April 5, 2020

A well-honed tool

I took a few minutes last night to add a small feature to Emacs, saving me from some repetitive steps when I'm starting a blog post (like this one). It was a tiny bit of code and nothing exceptional in itself, but it reminded me of why I choose to use an editor that's nearly as old as I am. It is designed for this kind of organic, incremental growth.

I often find it difficult to explain to my younger colleagues why you would use Emacs or Vim (another vintage editor) over modern tools such as VS Code or Intellij. The old editors are harder to learn. You can't just sit down at one and be productive in minutes. It takes some effort, and usually at least a several weeks of it, to get the hang of them.

But Emacs and Vim have been shaped, balanced, sharpened and smoothed over by decades of usage by hundreds of thousands of programmers, each trying to get through their day as efficiently and fuss-free as possible. In the right hands, they move lines, shift paragraphs and fling code better and faster than anything out there.

They've evolved so much because it is trivial to extend them, to change even the most fundamental features. You just do it as a matter of course, to save a few keystrokes here and there. And many of these incremental modifications have been shared, one programmer to another, almost as long as there have been programmers.

Today's bit of magic took a lot less time to write than this blog post, but it turns a half-dozen steps into one. It opens this site's Github project, creates a new branch (using a plugin called Magit), creates a new file and inserts some boilerplate configuration. With one keystroke, my cursor is blinking, in the right file, in a new branch, configured and ready for me to start typing the post.

(defun eds/insert-skeleton-blog-post ()
  "Insert a basic skeleton for a blog post."
  (goto-char (point-min))
   "{:title \"new post\"\n :layout :post\n :tags []}\n\n"))

(require 'init-git) ;; for magit
(defun eds/start-blog-post ()
  "Create a new post with today's date and a new branch"
  (let* ((branch (format-time-string "%Y-%m-%d"))
         (filename (concat "~/git/eamonnsullivan.co.uk/content/md/posts/" branch "-new-post.md")))
    (find-file filename)
    (magit-branch-create branch "master")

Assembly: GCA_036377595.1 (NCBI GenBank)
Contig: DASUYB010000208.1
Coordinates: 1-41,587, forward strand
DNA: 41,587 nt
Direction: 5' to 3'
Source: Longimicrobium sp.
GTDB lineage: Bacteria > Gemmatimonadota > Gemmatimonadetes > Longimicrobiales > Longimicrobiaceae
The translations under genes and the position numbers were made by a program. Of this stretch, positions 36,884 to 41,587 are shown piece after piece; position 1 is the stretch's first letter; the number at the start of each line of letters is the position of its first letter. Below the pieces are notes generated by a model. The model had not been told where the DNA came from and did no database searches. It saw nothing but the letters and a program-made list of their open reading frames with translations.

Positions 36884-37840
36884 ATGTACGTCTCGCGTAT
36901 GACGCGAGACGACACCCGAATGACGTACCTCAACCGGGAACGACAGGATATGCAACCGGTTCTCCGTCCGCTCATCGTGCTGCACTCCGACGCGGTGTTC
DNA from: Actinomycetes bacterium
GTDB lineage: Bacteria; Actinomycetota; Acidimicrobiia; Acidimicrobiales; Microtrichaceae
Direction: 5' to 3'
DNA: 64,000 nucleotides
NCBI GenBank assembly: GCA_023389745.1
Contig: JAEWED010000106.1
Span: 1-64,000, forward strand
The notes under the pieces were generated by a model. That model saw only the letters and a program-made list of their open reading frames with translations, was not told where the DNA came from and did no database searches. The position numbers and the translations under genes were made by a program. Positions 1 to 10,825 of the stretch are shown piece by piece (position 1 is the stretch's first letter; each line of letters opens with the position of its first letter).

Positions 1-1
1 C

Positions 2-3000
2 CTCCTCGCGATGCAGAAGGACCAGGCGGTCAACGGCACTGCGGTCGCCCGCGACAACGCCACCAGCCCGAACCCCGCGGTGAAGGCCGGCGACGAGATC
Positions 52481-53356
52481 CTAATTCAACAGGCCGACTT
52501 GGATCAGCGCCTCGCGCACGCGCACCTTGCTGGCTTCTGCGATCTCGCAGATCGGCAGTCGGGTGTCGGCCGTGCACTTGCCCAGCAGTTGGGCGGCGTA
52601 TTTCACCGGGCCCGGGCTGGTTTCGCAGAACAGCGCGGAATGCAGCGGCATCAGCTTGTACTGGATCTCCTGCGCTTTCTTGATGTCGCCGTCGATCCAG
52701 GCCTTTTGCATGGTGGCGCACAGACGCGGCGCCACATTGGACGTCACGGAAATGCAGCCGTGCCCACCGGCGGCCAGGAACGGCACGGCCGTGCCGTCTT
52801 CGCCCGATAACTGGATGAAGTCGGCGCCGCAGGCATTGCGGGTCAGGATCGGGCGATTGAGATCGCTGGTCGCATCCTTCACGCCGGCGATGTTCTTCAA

(magit-checkout branch)))

It's not great code. There's no error handling (it'll just blow up if there's already a branch with the same name) and the file names, title and configuration are hard-coded, but it's good enough to start with. It'll continue to evolved, as my needs change. I might prompt for the title or tags, for example.

Of course, you can extend Intellij and VS Code, too (VS Code has a good API, for example). Users don't focus on tinkering as much, mostly because these tools probably already have the features they want. I tried Intellij for a long time when I first started at my current job a few years ago, because I was new to the Java Virtual Machine world (this was for Scala) and absolutely everyone else used it. It has just about every feature you would want, and it mostly just works.

What drew me back and motivated me to put effort into adding Scala features to Emacs is that I didn't like all the black-box magic in Intellij. By adding the features I needed to Emacs, I was learning how the language and the build tools work, from the ground up. By shaping Emacs to fit my workflow, I believe I was becoming a better Scala programmer.

My Emacs configuration is nearing its third decade. I started using it to write HTML and, once I got the hang of it, started using it for my day job as a journalist. I found myself enjoying its sparse, no-nonsense, no-distractions interface. And piece by piece, one tiny snippet at a time, it has become almost an extension of my brain. I wouldn't trade it for anything.

Tags: emacs elisp